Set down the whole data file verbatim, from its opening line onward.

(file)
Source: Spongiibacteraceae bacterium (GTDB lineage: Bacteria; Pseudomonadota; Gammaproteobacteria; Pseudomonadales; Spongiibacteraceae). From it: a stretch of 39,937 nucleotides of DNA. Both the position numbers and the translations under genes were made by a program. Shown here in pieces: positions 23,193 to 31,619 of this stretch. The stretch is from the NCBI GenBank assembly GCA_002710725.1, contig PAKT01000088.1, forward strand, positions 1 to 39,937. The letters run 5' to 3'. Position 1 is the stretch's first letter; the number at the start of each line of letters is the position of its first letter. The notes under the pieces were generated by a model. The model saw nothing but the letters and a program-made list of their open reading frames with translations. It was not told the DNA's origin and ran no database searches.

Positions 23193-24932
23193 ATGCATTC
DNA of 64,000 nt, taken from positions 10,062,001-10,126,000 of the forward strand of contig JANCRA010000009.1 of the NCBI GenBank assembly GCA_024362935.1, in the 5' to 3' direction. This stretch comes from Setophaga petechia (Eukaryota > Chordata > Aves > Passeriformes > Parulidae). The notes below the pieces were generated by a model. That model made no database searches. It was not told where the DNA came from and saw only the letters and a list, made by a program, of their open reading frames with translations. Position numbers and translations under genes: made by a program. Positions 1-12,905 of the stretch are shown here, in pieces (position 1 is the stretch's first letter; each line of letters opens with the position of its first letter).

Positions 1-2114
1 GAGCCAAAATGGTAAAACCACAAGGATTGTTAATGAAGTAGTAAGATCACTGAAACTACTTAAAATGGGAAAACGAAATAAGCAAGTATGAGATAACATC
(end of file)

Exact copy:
Source: Spongiibacteraceae bacterium (GTDB lineage: Bacteria; Pseudomonadota; Gammaproteobacteria; Pseudomonadales; Spongiibacteraceae). From it: a stretch of 39,937 nucleotides of DNA. Both the position numbers and the translations under genes were made by a program. Shown here in pieces: positions 23,193 to 31,619 of this stretch. The stretch is from the NCBI GenBank assembly GCA_002710725.1, contig PAKT01000088.1, forward strand, positions 1 to 39,937. The letters run 5' to 3'. Position 1 is the stretch's first letter; the number at the start of each line of letters is the position of its first letter. The notes under the pieces were generated by a model. The model saw nothing but the letters and a program-made list of their open reading frames with translations. It was not told the DNA's origin and ran no database searches.

Positions 23193-24932
23193 ATGCATTC
DNA of 64,000 nt, taken from positions 10,062,001-10,126,000 of the forward strand of contig JANCRA010000009.1 of the NCBI GenBank assembly GCA_024362935.1, in the 5' to 3' direction. This stretch comes from Setophaga petechia (Eukaryota > Chordata > Aves > Passeriformes > Parulidae). The notes below the pieces were generated by a model. That model made no database searches. It was not told where the DNA came from and saw only the letters and a list, made by a program, of their open reading frames with translations. Position numbers and translations under genes: made by a program. Positions 1-12,905 of the stretch are shown here, in pieces (position 1 is the stretch's first letter; each line of letters opens with the position of its first letter).

Positions 1-2114
1 GAGCCAAAATGGTAAAACCACAAGGATTGTTAATGAAGTAGTAAGATCACTGAAACTACTTAAAATGGGAAAACGAAATAAGCAAGTATGAGATAACATC